God's Character as Defined by...Him

Am I the only one who feels like God gets a bad rap regarding the Old Testament sometimes? I feel like many of us think of God as sort of harsh or punitive, and distant, in the Old Testament while He's loving and gracious in the New Testament. Conceptually, we KNOW He's the same yesterday, today and forever, but it feels like we draw this line in the sand with who He shows Himself to be before Christ vs. after Christ.

Well, in Exodus 34, we see God proclaim His own character to His people for the first time and it differs greatly from what our expectations may have been.

Honestly, it astounds me.

To be fair, I did not realize this on my own. I was at Phil Wickham's Singalong tour when we was laying the ground for the song Battle Belongs and mentioned this. In the moment, it really impacted me to consider, but it's only impacted me more as I studied the text for myself.

Exodus 34:5-7:

The LORD descended in the cloud and stood with him there, and proclaimed the name of the LORD. The LORD passed before him and proclaimed, “The LORD, the LORD, a God merciful and gracious, slow to anger, and abounding in steadfast love and faithfulness, keeping steadfast love for thousands, forgiving iniquity and transgression and sin, but who will by no means clear the guilty, visiting the iniquity of the fathers on the children and the children’s children, to the third and the fourth generation.”

Ok, now let's talk about it!

Some context...

This is coming just before the Lord reissues the 10 commandments to Moses. Why is He "re"-issuing them? Because the first time, this is what happened:

Moses had this incredibly holy moment on Mt. Sinai with the Lord where He gives him the 10 commandments on two tablets (representing a covenant) to take down to the people. Speaking of the people, God had just delivered them from being enslaved by their enemies. They were waiting at the bottom of the mountain with the inhabitants of the land where they were currently living, now as free people. They were also, unbeknownst to Moses, creating a golden calf to worship with these same inhabitants while Moses was sitting in the presence of the Lord.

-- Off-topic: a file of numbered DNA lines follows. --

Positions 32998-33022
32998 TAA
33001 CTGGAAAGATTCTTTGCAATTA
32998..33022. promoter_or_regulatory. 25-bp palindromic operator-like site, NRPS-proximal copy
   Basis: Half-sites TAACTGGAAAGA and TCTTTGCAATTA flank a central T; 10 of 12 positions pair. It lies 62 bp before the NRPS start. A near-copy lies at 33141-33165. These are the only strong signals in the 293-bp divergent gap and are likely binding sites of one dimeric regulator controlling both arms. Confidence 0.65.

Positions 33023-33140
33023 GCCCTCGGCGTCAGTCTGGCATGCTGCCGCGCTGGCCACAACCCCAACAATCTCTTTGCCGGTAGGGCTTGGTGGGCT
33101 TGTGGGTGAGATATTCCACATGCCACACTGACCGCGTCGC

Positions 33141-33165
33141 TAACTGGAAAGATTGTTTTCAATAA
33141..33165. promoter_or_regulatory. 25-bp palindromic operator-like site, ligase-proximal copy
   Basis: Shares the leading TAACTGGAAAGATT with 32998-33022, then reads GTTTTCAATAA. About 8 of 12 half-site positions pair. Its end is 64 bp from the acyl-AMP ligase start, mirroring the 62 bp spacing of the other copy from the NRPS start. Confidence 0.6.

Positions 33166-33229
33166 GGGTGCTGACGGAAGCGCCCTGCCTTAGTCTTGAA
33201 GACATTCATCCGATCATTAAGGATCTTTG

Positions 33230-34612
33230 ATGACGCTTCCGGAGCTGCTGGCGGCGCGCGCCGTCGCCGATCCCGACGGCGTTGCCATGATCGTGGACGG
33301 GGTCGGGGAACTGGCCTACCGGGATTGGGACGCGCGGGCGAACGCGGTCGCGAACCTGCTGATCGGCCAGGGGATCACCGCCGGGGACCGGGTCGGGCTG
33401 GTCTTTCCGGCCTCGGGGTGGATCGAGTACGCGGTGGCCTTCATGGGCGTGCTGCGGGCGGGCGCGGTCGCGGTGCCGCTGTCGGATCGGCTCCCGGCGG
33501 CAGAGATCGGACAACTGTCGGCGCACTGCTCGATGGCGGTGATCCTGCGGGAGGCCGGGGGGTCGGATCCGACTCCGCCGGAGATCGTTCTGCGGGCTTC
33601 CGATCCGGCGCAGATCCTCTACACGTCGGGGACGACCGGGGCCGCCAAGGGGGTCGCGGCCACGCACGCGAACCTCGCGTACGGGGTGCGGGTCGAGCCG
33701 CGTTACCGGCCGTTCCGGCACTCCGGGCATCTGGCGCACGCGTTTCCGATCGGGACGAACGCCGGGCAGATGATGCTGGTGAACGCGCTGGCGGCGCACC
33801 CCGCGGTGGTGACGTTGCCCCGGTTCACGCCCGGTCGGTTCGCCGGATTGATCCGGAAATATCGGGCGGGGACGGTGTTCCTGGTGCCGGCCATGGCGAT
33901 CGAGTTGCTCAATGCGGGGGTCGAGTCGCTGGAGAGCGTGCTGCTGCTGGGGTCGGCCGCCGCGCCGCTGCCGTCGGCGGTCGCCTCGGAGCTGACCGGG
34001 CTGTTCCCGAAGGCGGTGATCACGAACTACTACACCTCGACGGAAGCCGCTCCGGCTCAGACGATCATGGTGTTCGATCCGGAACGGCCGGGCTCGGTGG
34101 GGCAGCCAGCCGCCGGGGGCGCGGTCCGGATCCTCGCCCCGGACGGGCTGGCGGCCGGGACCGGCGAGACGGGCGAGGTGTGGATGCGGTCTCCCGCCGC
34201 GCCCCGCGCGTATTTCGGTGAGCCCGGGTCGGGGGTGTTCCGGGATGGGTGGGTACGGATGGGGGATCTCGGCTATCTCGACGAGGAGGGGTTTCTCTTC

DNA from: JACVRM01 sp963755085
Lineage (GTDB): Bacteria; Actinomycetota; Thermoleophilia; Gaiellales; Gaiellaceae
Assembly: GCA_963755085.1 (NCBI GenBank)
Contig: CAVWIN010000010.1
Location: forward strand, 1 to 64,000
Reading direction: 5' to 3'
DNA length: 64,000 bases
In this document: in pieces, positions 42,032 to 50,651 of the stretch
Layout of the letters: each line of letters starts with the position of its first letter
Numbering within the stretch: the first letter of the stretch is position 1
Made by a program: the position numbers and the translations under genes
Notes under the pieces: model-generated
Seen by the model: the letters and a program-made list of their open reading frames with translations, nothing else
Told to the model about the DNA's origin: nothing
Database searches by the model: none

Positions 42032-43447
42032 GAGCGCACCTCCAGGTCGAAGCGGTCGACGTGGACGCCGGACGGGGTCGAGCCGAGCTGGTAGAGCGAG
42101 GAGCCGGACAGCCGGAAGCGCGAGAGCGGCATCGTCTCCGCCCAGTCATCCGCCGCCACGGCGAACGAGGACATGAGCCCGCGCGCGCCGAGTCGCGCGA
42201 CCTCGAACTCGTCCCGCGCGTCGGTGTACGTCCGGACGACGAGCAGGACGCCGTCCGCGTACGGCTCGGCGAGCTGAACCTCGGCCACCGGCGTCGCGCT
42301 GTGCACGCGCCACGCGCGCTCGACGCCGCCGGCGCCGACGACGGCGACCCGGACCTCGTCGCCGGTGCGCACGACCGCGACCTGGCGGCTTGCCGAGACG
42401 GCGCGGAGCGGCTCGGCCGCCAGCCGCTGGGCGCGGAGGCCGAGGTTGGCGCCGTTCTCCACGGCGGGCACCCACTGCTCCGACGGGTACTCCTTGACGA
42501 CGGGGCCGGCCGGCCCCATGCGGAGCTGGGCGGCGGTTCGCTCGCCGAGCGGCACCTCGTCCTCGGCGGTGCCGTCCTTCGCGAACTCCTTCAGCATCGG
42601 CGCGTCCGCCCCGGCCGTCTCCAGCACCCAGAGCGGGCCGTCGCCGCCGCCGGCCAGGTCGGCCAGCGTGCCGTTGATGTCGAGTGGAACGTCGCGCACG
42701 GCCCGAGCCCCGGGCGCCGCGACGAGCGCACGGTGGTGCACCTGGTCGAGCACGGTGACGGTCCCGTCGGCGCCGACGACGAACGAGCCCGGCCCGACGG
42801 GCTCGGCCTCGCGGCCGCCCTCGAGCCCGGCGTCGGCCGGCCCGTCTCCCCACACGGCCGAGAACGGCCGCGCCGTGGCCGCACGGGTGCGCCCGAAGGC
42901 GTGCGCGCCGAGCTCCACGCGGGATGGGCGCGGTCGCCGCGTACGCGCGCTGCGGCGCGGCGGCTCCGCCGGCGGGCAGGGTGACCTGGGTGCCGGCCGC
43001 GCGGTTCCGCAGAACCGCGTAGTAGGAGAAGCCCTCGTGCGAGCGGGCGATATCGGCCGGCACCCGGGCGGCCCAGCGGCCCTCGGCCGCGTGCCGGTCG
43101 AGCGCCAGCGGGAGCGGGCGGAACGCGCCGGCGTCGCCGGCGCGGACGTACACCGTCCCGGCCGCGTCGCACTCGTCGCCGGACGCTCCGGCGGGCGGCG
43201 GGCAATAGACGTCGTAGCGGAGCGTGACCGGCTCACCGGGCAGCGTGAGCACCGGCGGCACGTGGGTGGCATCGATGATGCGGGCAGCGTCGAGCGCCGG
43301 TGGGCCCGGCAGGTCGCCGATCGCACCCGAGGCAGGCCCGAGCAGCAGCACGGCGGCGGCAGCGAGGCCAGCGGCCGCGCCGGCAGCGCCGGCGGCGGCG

Before Moses had even come down from Mt. Sinai, the people had already broken the first commandment: Thou shall have no other gods before Me.

Moses, in his humanity and out of sheer frustration, shattered the tablets on the ground when he saw what they were doing. We can understand this, can't we? He just had this glorious, unexpected encounter with God Himself, he comes down from it probably inspired to keep leading these people, and finds them already unfaithful to the God that just rescued them.

So fastforward a little bit - in Exodus 33, Moses has this conversation with the Lord (verses 17-22):

And the LORD said to Moses, “This very thing that you have spoken I will do, ofor you have found favor in my sight, and I know you by name.” Moses said, “Please show me your glory.” And He said, “I will make all my goodness pass before you and will proclaim before you my name ‘The LORD.’ And I will be gracious to whom I will be gracious, and will show mercy on whom I will show mercy. But,” he said, “you cannot see my face, for man shall not see me and live.” And the LORD said, “Behold, there is a place by me where you shall stand on the rock, and while my glory passes by I will put you in a cleft of the rock, and I will cover you with my hand until I have passed by."